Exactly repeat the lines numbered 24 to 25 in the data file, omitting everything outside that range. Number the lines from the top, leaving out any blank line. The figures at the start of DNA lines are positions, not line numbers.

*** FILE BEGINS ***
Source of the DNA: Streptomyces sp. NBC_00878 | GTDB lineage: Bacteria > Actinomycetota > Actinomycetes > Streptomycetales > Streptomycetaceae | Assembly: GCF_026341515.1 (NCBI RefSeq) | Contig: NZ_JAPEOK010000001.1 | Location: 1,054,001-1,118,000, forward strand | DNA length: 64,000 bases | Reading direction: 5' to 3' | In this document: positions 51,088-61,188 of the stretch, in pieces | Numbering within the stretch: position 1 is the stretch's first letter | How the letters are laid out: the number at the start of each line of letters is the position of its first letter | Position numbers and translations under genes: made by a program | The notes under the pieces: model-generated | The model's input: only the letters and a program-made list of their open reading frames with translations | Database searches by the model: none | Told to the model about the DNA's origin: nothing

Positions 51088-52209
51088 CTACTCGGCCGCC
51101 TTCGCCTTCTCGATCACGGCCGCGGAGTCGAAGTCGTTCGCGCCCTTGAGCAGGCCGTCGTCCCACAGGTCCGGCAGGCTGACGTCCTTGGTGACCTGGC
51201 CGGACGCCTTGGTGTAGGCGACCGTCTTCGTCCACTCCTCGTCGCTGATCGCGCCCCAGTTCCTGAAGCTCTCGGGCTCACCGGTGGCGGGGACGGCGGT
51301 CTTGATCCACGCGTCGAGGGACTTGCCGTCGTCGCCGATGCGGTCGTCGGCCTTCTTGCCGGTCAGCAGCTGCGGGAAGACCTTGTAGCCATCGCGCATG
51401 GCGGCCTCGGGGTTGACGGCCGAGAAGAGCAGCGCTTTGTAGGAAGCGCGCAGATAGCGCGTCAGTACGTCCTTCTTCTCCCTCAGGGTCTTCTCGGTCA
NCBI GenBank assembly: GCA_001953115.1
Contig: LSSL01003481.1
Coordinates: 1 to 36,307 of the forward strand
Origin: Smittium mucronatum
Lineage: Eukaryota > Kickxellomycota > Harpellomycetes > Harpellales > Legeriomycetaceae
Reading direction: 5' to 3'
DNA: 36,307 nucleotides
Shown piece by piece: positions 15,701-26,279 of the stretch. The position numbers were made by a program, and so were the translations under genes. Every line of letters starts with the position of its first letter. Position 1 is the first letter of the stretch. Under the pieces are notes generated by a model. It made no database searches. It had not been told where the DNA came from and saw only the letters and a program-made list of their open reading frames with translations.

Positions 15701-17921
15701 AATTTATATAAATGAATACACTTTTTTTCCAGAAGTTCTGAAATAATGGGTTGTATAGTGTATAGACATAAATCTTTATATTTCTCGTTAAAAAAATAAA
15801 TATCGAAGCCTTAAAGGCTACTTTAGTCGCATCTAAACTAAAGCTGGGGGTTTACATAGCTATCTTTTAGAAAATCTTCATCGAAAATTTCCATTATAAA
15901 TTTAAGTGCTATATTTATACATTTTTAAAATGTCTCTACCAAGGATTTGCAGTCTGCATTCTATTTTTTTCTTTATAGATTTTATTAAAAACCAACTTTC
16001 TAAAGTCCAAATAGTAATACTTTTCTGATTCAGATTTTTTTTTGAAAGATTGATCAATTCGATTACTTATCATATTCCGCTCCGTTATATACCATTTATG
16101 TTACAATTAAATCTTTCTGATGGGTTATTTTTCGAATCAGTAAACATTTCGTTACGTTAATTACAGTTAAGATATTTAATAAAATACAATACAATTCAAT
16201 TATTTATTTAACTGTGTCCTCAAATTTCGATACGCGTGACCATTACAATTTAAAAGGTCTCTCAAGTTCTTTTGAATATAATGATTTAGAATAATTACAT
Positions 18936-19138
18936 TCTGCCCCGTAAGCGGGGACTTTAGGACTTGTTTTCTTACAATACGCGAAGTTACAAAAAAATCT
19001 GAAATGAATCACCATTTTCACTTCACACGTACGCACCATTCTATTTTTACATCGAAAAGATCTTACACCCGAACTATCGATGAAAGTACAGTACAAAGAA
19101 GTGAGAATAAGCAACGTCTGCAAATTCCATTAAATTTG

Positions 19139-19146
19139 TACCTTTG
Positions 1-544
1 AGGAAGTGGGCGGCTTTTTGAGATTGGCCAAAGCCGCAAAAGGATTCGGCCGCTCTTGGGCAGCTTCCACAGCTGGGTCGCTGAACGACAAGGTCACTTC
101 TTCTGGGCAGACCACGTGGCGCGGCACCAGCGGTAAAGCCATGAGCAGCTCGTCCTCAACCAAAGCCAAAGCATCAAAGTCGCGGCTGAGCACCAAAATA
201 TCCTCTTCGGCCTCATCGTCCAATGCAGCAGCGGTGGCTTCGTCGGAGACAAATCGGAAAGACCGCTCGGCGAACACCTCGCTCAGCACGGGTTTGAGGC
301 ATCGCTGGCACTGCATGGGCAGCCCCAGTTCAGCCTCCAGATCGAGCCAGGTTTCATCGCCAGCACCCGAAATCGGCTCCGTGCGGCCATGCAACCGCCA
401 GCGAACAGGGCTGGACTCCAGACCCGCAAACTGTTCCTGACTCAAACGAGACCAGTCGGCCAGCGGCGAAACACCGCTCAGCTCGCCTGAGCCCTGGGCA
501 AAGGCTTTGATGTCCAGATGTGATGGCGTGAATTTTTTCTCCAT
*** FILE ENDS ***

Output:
18936 TCTGCCCCGTAAGCGGGGACTTTAGGACTTGTTTTCTTACAATACGCGAAGTTACAAAAAAATCT
19001 GAAATGAATCACCATTTTCACTTCACACGTACGCACCATTCTATTTTTACATCGAAAAGATCTTACACCCGAACTATCGATGAAAGTACAGTACAAAGAA